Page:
Who knows one hundred three?

Please cite/link your sources, if possible. At some point at least twenty-four hours from now, I will:

  • Upvote all interesting answers.

  • Accept the best answer.

  • *Go on to the next number.

5 Answers 5


Yeravam (the first king of the Ten Tribes, a brilliant Torah scholar but a wicked person) knew how to explain each concept in the Book of Vayikra in 103 different ways.

(Appropriately enough, this statement appears in the Gemara Sanhedrin on page 103 b.)

  • That's a slam dunk, Alex!
    – Dave
    Oct 13, 2010 at 21:18
  • 1
    Checkmark for slam dunk. "Shelosha umeya - peirushei malka."
    – Isaac Moses
    Oct 14, 2010 at 20:12

The last two dynasties that governed Israel prior to the Second Temple's destruction maintained their rule for 103 years (Avodah Zara 9a): The Chashmonaim from 140 BCE to 36 BCE, and the Herodians from 36 BCE to 68 CE.

  • Honorable mention for being an honorable mench. Your answer's pretty good, too.
    – Isaac Moses
    Oct 14, 2010 at 20:12

Off to the west of the main Altar's ramp stood a silver table upon which the Kohanim would set out the ninety-three vessels used in the daily service. These ninety-three vessels were actually three sets of thirty-one vessels, since the Temple kept on hand two backup copies of each of its vessels in case one should become tamei or otherwise unusable. The following is a list of the thirty-one vessels (as recorded in the sefer Ezras Kohanim):

  1. Issaron measuring cup (for dry goods)
  2. Half-issaron measuring cup (for dry goods)
  3. Half-hin measuring cup (for liquid goods)
  4. Third-hin measuring cup (for liquid goods)
  5. Quarter-hin measuring cup (for liquid goods)
  6. Lug measuring cup (for liquid goods)
  7. Half-lug measuring cup (for liquid goods)
  8. Quarter-lug measuring cup (for liquid goods)
  9. Slaughtering knife
  10. Meat knife
  11. Knife for trimming fat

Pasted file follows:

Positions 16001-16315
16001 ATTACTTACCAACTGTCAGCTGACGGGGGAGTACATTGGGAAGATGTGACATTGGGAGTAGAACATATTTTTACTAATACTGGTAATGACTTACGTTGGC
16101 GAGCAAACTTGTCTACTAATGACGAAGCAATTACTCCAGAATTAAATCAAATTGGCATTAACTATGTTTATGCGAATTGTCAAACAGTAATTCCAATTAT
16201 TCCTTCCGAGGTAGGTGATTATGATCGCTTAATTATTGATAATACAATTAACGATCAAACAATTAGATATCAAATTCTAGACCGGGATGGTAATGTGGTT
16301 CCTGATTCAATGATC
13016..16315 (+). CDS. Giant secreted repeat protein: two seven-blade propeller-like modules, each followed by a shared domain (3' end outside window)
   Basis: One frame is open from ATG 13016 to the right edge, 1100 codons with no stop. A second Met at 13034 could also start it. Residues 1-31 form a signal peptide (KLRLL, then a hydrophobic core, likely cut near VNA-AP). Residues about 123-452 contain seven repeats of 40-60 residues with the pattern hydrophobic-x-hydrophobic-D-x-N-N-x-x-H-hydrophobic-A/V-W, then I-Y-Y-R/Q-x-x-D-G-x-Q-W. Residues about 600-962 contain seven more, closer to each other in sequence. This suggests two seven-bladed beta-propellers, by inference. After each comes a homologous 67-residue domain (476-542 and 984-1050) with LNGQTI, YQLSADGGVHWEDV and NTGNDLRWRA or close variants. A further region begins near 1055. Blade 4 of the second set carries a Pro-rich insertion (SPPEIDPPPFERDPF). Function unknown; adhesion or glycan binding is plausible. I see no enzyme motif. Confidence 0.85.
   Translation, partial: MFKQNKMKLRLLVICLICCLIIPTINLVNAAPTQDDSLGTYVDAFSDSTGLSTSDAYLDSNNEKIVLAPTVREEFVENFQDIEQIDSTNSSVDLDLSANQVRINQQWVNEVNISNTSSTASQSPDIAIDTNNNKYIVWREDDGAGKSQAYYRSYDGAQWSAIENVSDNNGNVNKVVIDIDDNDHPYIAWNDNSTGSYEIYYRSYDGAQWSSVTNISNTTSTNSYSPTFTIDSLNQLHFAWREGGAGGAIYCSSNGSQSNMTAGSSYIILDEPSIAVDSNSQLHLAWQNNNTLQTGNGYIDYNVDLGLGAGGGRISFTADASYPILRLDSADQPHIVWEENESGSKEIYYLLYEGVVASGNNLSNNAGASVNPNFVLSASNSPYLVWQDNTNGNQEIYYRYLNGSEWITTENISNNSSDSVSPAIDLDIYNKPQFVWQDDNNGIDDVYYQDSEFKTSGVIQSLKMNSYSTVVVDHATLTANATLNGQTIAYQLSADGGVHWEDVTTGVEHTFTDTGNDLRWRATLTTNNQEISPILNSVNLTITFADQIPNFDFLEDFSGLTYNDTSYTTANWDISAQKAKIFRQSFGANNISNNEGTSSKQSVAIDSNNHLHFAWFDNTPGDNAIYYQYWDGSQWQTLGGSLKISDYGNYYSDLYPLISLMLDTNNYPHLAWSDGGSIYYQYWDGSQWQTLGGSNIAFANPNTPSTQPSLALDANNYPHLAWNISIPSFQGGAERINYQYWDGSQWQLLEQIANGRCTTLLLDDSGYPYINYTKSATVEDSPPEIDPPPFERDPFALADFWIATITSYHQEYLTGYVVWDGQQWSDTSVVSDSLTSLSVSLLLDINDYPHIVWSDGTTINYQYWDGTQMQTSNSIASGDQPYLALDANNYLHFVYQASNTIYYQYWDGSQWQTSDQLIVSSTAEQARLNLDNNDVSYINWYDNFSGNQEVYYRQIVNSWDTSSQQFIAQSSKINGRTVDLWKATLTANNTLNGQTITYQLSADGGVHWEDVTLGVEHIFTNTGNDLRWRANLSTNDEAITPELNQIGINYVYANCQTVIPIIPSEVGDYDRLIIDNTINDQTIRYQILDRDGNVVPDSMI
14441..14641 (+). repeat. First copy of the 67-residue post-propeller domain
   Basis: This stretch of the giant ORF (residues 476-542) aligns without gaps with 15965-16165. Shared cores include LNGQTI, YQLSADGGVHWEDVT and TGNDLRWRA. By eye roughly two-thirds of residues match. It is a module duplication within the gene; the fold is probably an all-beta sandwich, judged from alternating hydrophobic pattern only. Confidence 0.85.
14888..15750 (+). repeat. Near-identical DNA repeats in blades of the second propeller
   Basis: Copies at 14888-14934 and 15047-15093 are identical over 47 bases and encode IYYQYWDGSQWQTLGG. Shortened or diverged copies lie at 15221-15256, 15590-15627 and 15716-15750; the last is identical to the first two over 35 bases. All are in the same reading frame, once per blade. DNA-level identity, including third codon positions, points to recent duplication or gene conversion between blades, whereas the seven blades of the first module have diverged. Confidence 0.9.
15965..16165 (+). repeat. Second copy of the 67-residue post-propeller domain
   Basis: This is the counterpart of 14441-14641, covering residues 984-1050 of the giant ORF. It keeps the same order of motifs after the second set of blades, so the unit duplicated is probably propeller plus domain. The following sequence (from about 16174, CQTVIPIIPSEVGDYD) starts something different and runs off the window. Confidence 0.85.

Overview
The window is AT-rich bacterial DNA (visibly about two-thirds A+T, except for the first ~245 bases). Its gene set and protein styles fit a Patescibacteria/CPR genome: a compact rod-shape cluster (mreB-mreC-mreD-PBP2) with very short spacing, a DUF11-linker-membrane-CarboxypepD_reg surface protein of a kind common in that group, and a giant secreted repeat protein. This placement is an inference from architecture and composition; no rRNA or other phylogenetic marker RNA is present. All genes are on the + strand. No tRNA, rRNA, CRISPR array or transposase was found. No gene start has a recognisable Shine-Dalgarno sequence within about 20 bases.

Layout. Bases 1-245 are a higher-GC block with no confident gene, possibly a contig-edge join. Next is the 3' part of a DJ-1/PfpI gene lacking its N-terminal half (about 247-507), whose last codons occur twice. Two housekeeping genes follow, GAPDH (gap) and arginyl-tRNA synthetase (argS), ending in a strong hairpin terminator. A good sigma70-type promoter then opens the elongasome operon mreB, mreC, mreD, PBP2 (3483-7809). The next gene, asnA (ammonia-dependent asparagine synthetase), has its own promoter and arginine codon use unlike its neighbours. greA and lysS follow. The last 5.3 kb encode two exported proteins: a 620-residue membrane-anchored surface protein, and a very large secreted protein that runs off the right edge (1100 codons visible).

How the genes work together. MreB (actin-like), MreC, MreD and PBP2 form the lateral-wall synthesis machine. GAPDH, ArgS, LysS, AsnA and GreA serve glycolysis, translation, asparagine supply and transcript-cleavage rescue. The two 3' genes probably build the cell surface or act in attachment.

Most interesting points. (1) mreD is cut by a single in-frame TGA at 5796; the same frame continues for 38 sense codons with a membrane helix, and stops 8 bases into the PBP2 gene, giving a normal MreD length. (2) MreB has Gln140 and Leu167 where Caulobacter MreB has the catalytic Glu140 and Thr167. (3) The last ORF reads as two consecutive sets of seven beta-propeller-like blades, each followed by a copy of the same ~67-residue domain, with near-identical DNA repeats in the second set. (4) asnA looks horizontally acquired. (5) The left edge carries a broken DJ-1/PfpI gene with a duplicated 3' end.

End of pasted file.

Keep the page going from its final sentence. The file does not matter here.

12. Cleaver
  13. Mizrak, a cone-shaped vessel for receiving the blood of sacrifices
  14. Golden cup used to water the lamb for the Tamid-offering prior to its slaughter
  15. Teni, a golden basket used to collect ashes from the Golden Altar
  16. Kuz, a cup to collect unused oil from the Menorah
  17. Bezach, a large, golden spoon used to bring innards to the Altar
  18. Golden spoon of the Incense
  19. Cover for the Incense spoon
  20. Bezach for the Incense
  21. Silver machatah, a shovel used in the Incense service to collect coals from the Outer Altar
  22. Golden machatah, a shovel to carry the coals (transferred from the silver shovel) into the Sanctuary
  23. Pesachter, a large, multipurpose container
  24. Magrephah, a shovel-like vessel designed to make a loud clatter when dropped
  25. Bowl for mixing Minchah-offerings
  26. Bowl to hold the oil for Minchah-offerings
  27. Machavas, frying pan for certain Minchah-offerings
  28. Marcheshes, pot for certain Minchah-offerings
  29. Mazleig, tool for adjusting the wicks of the Menorah
  30. Machatah, tool for cleaning the lamps of the Menorah
  31. Alas, a ladle for transferring liquids”

See The Original Second Temple by Yoav Elan.

In addition to these 93 utensils were ten vessels:

  • The Menorahchesed;

  • The Table – gevurah;

  • The Altar - tiferet with its connection to malchut;

  • The Basin and Jug or Laver - netzach and hod;

  • The Ark – bina;

  • The Curtain – chochmah;

  • The cherubs on the Ark – keter; &

  • All in its Weight/shekelmalchut.

See Likkutei Sichos, Vol. XXI, Vayakhel-Pekudei.

Thus it would appear that there is a total of 103 vessels and utensils in the Temple.


David said one hundred and three chapters, and he did not say Halleluya in any of them until he saw the downfall of the wicked. (Berachos 9b)


Mincha = 103

Avimelech = 103

Nechama = 103

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